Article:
United States of America, Plaintiff-appellee, v. Harold M. Newcomb, Defendant-appellant, 6 F.3d 1129 (6th Cir. 1993)Annotate this Case
Jennifer J. Peregord (argued and briefed), Charles F. Holman, III, Office of the U.S. Atty., Detroit, MI, for plaintiff-appellee.
Jonathan Epstein (argued and briefed), Rafael C. Villarruel, Federal Public Defenders Office, Detroit, MI, for defendant-appellant.
Harold M. Newcomb, pro se.
Before: MILBURN, RYAN, and NORRIS, Circuit Judges.
RYAN, Circuit Judge.
Harold M. Newcomb appeals from the judgment of conviction entered against him following a jury trial on two firearms-related counts. He argues that the district court's jury instructions warrant reversal because they failed to adequately instruct the jury on his theory that he was justified in possessing a firearm and ammunition. We agree, and for the reasons discussed below, we reverse.
Harold Newcomb was indicted in May 1991 on one count of possession of an unregistered firearm, in violation of 26 U.S.C. § 5861(d), and one count of being a felon in possession of ammunition, in violation of 18 U.S.C. § 922(g) (1). The firearm was a sawed-off Remington .12 gauge shotgun with a 13-inch barrel and an overall length of 24 inches, and the ammunition consisted of four .12 gauge shotgun shells.
At trial, the witnesses for the government and for the defendant had slightly different versions of events on the night in question. Detroit Police Department Officer Thomas Boyle testified that he was patrolling the neighborhood of Woodward and Lawrence Streets the evening of May 5, 1991, when he saw two men and one woman standing in the entrance to an alley. As he drove toward them, the three began walking down the alley. The taller of the three was walking a couple of steps behind the other two. When Boyle drove into the alley, the three were approximately 30 yards in front of him. He saw the taller man put a dark object, approximately two feet long, into a couch that had been abandoned in the alley. Boyle identified Newcomb as that taller man. About ten seconds later, Boyle got out of his car and asked the three to stop. Boyle performed a pat-down of the defendant, and found four .12-gauge shotgun shells in his right coat pocket. Boyle returned to the couch, and observed the butt of a .12-gauge sawed-off shotgun sticking out about five inches from underneath a cushion in the couch. He then arrested Newcomb.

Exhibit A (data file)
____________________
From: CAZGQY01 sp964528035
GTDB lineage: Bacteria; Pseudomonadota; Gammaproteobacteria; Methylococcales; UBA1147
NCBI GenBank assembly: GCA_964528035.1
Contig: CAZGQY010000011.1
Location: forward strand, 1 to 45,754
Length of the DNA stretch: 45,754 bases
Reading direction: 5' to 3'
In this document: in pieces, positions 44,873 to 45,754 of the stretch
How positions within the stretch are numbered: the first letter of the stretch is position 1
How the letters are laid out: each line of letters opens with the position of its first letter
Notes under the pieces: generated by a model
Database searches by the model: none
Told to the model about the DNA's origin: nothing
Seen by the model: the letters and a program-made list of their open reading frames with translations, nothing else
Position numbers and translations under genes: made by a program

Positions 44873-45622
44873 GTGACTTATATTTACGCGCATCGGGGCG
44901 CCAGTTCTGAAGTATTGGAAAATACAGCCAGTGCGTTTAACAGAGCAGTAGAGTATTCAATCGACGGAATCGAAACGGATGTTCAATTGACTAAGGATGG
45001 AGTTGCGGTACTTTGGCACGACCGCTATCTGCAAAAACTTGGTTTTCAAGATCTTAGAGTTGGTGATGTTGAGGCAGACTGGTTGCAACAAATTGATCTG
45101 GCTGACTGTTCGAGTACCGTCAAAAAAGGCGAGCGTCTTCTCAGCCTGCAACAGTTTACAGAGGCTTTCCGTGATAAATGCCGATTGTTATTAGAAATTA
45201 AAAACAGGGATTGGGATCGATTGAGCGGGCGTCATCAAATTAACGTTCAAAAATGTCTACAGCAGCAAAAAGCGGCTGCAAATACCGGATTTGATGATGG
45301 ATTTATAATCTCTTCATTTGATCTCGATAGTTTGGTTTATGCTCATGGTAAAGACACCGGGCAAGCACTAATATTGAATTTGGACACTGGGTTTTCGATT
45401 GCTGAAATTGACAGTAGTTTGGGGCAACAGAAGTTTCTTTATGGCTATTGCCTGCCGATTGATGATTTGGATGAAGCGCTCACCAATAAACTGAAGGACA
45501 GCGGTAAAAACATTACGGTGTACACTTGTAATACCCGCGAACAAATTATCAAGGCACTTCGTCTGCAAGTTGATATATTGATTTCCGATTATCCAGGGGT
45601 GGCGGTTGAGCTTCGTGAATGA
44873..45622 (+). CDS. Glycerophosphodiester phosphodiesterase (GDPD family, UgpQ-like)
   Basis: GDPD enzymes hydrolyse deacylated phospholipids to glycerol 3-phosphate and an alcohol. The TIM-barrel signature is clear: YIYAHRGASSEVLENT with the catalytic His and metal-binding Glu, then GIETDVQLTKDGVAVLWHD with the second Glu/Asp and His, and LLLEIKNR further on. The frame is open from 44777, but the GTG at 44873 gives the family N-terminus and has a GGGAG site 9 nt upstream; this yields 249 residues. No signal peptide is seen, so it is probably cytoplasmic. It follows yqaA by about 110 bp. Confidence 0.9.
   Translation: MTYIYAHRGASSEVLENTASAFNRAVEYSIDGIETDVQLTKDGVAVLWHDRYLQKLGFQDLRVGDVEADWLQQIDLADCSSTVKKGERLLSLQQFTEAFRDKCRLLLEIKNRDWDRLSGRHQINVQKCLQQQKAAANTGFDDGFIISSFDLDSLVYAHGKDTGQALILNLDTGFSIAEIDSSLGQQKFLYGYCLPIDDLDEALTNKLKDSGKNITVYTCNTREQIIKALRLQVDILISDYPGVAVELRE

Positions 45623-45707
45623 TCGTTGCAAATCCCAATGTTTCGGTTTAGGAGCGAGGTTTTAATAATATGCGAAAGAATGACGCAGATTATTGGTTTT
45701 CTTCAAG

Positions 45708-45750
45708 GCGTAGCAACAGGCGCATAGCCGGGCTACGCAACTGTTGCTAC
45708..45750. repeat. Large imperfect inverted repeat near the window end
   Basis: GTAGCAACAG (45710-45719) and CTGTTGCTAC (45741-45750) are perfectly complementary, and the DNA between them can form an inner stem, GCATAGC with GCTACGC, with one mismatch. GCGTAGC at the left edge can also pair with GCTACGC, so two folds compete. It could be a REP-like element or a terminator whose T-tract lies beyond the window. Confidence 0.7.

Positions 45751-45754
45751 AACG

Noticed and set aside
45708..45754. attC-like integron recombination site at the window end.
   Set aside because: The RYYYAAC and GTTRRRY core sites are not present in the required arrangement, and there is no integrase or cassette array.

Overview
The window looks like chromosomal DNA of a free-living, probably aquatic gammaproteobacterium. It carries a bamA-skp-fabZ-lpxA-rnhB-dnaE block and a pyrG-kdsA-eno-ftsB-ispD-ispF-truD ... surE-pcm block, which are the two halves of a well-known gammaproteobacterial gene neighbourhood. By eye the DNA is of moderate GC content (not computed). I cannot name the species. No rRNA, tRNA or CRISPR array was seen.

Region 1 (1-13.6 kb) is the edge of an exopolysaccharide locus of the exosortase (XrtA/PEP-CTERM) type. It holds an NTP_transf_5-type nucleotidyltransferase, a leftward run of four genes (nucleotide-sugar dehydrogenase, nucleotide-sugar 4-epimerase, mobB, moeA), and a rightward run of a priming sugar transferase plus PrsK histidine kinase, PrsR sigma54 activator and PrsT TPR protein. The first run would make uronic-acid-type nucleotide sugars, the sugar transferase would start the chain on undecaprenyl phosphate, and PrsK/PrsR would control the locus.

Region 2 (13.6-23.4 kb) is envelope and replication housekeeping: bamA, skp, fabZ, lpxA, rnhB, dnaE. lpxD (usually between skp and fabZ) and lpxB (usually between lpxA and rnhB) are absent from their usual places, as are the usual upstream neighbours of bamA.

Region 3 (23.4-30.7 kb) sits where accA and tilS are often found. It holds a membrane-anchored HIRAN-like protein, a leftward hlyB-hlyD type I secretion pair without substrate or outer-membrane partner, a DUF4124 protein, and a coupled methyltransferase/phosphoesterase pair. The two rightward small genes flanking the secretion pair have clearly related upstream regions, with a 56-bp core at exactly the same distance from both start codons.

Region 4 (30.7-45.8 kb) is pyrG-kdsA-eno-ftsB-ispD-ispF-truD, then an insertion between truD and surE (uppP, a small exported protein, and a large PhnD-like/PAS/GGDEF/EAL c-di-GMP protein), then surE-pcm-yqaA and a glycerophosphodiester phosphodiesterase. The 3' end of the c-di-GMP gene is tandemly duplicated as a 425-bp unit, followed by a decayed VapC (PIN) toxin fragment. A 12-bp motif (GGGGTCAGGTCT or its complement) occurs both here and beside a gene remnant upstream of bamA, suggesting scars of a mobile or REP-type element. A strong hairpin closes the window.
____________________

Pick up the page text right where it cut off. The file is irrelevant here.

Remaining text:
The defendant's theory of the case at trial argued a justification defense for his possession of the gun. According to the testimony of the defense witnesses,1 Newcomb was watching television at the home of his girlfriend, Betty Benson, when she entered the room and told him that her son had just grabbed a gun and run outside, threatening to kill someone. Betty, her brother Darnell, and Newcomb left the apartment in search of Louis Benson, Betty's son. They were fearful that he would in fact harm someone, because he had shot people in the past.2 Newcomb acknowledged that he had no fear of personal harm, because he felt protected by the presence of Louis's mother and brother; he felt, however, an obligation to prevent Louis's imminent violence toward an unknown third party.
According to Newcomb's evidence, he, Betty, and Darnell caught up with Louis in the alley. Louis, after an argument, handed his gun over to Newcomb. Newcomb unloaded the gun and put the shells in his pocket. Testimony differed over whether Louis then grabbed the gun from Newcomb or whether Newcomb then returned the gun to Louis. In either event, Louis next headed back down the alley, and discarded the now-useless gun by putting it in the couch. Heading back toward the apartment, apparently in search of another weapon, Louis declared, "Well, that's all right, I'm still going to get the motherf* * *er. I got something else." Newcomb tried unsuccessfully to catch Louis, and then rejoined Betty and Darnell in the alley. It was at this point, according to the defense, that the police arrived and arrested Newcomb.
The defendant requested that the jury receive a number of instructions, two of which are at issue in this case:
DEFENDANT'S REQUESTED JURY INSTRUCTION NO. 6
One of the issues in this case is whether the Defendant acted out of necessity. Necessity occurs when circumstances beyond one's control force him to commit a criminal act. The defense of necessity is available when a defendant is faced with a choice of two evils and finds himself in a position where he must violate the law because it is the lesser of two evils. A defendant who acts out of necessity must be found not guilty.